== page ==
In addition, one may position a collimator between the x-ray source 106 and the support stage 102 to allow a sufficiently narrow beam to pass-therethrough to the desired region of irradiation. In the case of a small animal, such as a mouse, irradiation beams with widths ranging from about 0.5 mm to 60 mm can be provided with the use of collimators. This can permit one to irradiate relevant organs and regions of organs within the mouse without also irradiating undesired regions of the mouse. For example, one may irradiate a portion of the brain of the mouse with such a system. The collimator system may include one or more apertures provided in a plate of material and of a thickness to substantially block X-rays at the irradiation energy while permitting the X-rays to pass through the aperture. The collimator may be constructed from a variety of materials that are suitable for blocking X-rays. The aperture plates may be adapted so that they can be removably attached between the x-ray source 106 and the support stage 102. For example, they may be removably attachable to the support arm 108. The collimator or the aperture plates can be manually attachable and manually removable in some embodiments, or they can be moved into and out of the beam of X-rays from the x-ray source by an automated mechanism and control system.

The x-ray source may include other components such as a shutter to selectively block or allow X-rays to emanate from the x-ray source 106. One may also include attenuators and/or filters that can be placed in the beams of X-rays from the x-ray source 106 to adjust the intensity and hardness of the x-ray beams. One may also place attenuators in the beams of X-rays produced by the x-ray source 106 to improve the uniformity of the beams. In the case in which the image guided irradiation system 100 is suitable for small laboratory animals, such as laboratory mice, suitable x-ray irradiation doses can be provided by the system with a range of greater than about 50 cGy/minute and less than about 300 cGy/minute.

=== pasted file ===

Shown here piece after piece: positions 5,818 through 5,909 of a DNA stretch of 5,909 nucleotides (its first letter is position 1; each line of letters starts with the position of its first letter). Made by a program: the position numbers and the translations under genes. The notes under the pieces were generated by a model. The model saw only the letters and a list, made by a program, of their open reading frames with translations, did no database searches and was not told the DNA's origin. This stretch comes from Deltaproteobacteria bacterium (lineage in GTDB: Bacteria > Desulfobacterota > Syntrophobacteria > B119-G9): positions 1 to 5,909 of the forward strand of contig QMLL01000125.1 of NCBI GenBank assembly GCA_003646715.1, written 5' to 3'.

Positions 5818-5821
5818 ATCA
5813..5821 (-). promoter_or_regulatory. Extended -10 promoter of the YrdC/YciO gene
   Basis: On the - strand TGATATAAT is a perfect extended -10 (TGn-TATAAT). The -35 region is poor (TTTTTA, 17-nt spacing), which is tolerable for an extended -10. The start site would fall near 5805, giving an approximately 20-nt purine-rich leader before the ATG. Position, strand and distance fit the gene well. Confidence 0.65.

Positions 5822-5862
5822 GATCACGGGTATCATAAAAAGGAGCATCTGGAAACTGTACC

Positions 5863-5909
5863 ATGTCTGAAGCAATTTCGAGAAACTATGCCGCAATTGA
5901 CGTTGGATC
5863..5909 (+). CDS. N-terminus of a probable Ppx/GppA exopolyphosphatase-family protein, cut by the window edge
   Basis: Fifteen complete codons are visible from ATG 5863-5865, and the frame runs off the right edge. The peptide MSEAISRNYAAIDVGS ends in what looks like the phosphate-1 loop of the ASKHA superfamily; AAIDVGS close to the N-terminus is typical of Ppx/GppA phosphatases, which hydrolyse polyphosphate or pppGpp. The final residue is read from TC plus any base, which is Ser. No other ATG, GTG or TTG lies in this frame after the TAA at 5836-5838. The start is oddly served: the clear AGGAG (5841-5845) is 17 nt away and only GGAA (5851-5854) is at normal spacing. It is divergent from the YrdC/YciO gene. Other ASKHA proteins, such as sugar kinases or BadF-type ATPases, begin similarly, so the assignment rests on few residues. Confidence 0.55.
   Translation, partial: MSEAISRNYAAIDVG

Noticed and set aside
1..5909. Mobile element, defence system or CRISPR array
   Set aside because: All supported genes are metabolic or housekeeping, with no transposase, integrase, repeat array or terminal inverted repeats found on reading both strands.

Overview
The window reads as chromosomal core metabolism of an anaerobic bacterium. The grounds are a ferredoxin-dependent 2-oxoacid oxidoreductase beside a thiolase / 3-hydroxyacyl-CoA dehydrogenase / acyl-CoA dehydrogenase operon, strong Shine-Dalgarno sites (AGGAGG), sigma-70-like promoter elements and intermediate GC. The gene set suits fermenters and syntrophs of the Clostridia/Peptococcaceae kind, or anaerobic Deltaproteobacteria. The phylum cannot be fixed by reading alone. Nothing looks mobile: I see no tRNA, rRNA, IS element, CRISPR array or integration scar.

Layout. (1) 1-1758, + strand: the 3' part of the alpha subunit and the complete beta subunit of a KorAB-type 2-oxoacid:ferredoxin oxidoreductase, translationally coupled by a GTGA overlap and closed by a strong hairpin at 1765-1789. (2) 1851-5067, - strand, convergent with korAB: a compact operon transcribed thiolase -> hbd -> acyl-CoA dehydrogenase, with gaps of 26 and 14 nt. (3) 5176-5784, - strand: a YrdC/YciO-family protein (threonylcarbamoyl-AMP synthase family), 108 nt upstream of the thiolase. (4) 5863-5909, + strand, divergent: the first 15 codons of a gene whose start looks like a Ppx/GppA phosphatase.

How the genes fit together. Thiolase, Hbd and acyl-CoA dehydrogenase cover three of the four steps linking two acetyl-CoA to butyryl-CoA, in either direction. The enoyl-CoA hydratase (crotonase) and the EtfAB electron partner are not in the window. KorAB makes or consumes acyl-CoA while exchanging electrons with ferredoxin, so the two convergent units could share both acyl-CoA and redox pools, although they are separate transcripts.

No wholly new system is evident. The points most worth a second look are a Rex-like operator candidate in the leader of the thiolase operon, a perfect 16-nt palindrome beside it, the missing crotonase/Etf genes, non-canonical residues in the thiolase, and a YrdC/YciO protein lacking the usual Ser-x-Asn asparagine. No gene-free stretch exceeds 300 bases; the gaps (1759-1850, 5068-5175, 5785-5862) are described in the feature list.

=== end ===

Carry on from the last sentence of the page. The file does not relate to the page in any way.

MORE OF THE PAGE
The image obtained through cone-beam computed tomography may be used to determine positions and orientations for an irradiation procedure. This may be done in real time and interactively in some embodiments. The three-dimensional image obtained during the cone-beam computed tomography may also be used as input to a computer program which can calculate a series of planned irradiation steps, and these irradiation steps can be automated in some embodiments of the current invention. Such a computer radiation planning can include the system parameters, for example including the x-ray source energy, x-ray beam size, x-ray beam intensity, illumination times and trajectories of the support stage.

The image guided irradiation system 100 may also include a plurality of wheels, such as wheels 122, 124, 126 and 128 attached to the support frame 110. The image-guided irradiation system 100 can be a portable image-guided irradiation system. In addition, in some embodiments of the current invention, the image-guided irradiation system 100 can be rolled from one position to another position.

The image-guided irradiation system 100 may optionally include a shielding enclosure 130 to enclose at least the x-ray source and support stage therein. The irradiation shielding enclosure 130 may substantially enclose the portable imaging and irradiation system to protect operators who may be in the same room as the image-guided irradiation system 100.

The invention has been described in detail with respect to various embodiments, and it will now be apparent from the foregoing to those skilled in the art that changes and modifications may be made without departing from the invention in its broader aspects, and the invention, therefore, as defined in the claims is intended to cover all such changes and modifications as fall within the true spirit of the invention.